Love’s Labour Lost: Royal Shakespeare Company, Theatre Royal Haymarket
A couple of weeks ago, some of my friends and I decided to do a Year of Shakespeare: draw up a list of notable productions of plays we hadn’t seen (or wanted to see), and make a concerted effort to check them all off our list. I’d already gotten a jump-start with Twelfth Night, and the RSC’s production of Love’s Labour Lost was drawing to a close, so we had to get a move on.
Love’s Labour Lost (LLL henceforth) is a peculiar beast. It is not one of Shakespeare’s most popular plays, for a number of excellent reasons. A major one is its sheer nerdiness: it’s crammed with obscure Latinate jokes and jargon that would have delighted the hearts of law students, but few others. I can completely see undergraduates pissing themselves at its hurricanes of puns, and indeed it feels like the work of a precocious undergraduate: clever, brittle and in places howlingly impressed with itself.
But it also skewers self-important young undergraduates. Specifically, self-important young male undergraduates. And that savagery towards posturing self-regard is one of Shakespeare’s most enduring and valuable preoccupations as a writer.
The story’s simple. The King of Navarre and his three friends have elected to devote themselves to study and abjure all manner of pleasure – notably the society of women. His light-hearted friend Berowne thinks this a ‘barren’ pursuit, but goes along with it begrudgingly, pointing out that the King has forgotten that he’s meant to engage in treaty talks with the daughter of the King of France and her retinue of ladies.
Of course you can guess what happens. The King and his merry band tumble into love with the young ladies and make prize asses of themselves. The girls sass the gentlemen and it’s all going swimmingly…until we hear that the King of France has died.
And this is where the play undergoes Mood Whiplash so swiftly that I was convinced initially that LLL was one of Shakespeare’s ‘problem plays’. The Princess must head back with her retinue and take up serious duties, but what of the lovelorn youths they leave behind? Strip yourselves of comforts, say the women. Not ritually, as you were doing before, but in earnest. Look at the sufferings of people other than yourselves. Become men. And then…well, we’ll see.
And it’s then that you realise that you haven’t been watching a fluffy comedy about the humbling and humanising power of love, but a bittersweet meditation on the follies and impermanence of youth. The young men loftily declare that they will dedicate themselves to learning – and that is the naivete and arrogance of youth. They tumble headlong into love at first sight with a gaggle of pretty girls and promptly throw away their vows – and that is the impetuosity of youth. The girls tease and sass them – and that is the cruelty and merriment of youth. The young men are horrified at not being taken seriously – and that is the aching self-consciousness of youth. In fact, it is when the young men say piteously that they meant every one of their fine, overblown words and gifts, and the girls say simply ‘We did not take it so’, that I realised that LLL wasn’t concerned with love, but with growing up. The girls may have to grow up much faster, seeing that they’ve been sent as diplomats and will have to return to assume serious duties – perhaps earlier than they would like. But there is kindness as well as sadness in their parting instructions to the young men. Go do the serious business of living and learning. And after that, if you are still of the same mind – perhaps. Love in Shakespeare is so often instantaneous, even if the lovers don’t always realise it themselves. It is sobering and refreshing for love to come with an asterisk and a ‘Terms and conditions apply’. And in such an early comedy, too.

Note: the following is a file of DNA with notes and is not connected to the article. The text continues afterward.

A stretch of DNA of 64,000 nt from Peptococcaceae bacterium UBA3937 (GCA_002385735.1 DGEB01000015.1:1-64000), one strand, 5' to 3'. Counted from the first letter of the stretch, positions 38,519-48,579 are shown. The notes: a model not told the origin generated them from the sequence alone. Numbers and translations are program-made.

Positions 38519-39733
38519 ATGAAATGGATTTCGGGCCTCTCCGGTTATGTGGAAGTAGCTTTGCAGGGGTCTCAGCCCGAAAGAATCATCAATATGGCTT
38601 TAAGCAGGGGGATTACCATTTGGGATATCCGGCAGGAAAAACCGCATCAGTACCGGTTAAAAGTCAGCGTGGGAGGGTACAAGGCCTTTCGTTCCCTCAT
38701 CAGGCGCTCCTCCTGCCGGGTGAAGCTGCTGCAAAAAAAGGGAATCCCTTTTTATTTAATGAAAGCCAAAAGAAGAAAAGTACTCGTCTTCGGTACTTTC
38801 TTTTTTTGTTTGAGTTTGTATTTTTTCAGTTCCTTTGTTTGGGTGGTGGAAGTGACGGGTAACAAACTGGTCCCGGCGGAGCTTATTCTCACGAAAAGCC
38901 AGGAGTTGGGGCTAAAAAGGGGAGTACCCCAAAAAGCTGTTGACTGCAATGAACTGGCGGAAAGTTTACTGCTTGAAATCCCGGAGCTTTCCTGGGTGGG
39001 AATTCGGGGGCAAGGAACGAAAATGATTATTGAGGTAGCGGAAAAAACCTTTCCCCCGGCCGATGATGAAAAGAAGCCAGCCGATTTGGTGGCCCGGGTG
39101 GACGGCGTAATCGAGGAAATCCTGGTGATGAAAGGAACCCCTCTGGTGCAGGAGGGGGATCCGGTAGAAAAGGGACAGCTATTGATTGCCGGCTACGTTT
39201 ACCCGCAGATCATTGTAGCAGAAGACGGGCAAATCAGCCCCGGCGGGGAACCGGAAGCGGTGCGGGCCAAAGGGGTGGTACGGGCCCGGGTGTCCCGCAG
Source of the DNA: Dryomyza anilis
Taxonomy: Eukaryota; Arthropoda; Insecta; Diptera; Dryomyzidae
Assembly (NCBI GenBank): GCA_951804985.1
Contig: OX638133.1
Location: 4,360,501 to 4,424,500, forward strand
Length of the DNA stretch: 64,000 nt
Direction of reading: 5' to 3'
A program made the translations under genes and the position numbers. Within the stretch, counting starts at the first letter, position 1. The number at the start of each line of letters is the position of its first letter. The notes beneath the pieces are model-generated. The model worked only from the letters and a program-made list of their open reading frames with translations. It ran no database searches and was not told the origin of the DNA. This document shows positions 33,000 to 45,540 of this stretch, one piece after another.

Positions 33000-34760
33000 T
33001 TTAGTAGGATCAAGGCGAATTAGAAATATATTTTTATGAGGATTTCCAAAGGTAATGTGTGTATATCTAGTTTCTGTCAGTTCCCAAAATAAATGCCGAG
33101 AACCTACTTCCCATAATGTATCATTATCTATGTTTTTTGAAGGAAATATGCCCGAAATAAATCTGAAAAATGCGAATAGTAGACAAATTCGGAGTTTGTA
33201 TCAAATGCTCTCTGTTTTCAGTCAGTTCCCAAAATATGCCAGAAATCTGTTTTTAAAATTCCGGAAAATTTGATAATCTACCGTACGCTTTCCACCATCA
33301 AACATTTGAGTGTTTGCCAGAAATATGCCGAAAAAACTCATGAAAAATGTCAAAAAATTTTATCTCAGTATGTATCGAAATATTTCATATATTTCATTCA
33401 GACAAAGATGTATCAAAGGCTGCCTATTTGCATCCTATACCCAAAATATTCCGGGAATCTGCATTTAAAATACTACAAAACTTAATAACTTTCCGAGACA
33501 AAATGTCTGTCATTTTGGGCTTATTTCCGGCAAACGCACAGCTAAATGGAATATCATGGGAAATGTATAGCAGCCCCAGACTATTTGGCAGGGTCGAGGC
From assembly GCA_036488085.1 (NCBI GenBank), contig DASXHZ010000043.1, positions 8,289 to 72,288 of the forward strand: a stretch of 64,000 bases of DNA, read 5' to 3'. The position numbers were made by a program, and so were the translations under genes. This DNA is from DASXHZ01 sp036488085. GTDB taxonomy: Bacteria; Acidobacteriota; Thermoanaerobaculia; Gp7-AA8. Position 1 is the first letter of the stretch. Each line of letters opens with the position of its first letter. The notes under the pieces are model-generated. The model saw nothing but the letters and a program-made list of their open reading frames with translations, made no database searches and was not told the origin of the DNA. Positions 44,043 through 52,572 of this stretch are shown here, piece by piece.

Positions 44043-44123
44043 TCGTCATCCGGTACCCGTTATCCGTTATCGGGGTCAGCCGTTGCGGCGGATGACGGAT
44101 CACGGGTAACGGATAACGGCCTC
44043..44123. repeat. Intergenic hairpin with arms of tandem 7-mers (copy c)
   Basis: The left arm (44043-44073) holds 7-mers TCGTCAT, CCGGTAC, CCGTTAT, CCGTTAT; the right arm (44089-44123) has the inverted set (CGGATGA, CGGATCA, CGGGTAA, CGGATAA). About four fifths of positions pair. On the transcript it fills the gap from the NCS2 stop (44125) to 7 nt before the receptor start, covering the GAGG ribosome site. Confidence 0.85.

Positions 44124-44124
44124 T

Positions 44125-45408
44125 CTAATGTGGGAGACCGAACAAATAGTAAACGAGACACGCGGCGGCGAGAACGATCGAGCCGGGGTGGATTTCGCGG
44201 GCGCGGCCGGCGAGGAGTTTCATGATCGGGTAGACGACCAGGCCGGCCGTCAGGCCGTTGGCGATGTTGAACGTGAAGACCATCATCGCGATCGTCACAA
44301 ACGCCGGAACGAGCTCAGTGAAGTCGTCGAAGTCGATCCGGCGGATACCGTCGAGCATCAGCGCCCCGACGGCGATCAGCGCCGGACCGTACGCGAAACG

The RSC’s production was initially tied to the centenary of the First World War, and the setting plays well with the play’s themes of the end of youth and the sense of darker and heavier days ahead. It’s a sumptuous Edwardian country house setting, which is also absolutely right, and the cast is in general fine fettle, particularly – of course – the Benedick-in-training Berowne (Edward Bennett) and the Extremely-Diluted-Rosalind Rosaline (Lisa Dillon, taking over from Michelle Terry in the original run). The famous quadruple-eavesdropping scene (where each of the young men discover the other’s love) is rendered with aplomb. I particularly enjoy the moment Berowne urges his friends to throw away their vows of celibacy in quest of finer, richer knowledge. Bennett mischievously invests the thing with a touch of ‘Once more unto the breach, dear friends’, which was great fun.
I don’t know if this production has convinced me to add LLL to my roster of plays to watch and rewatch and hoover up any production of, but I enjoyed its tender, bracing ode to putting away childish things.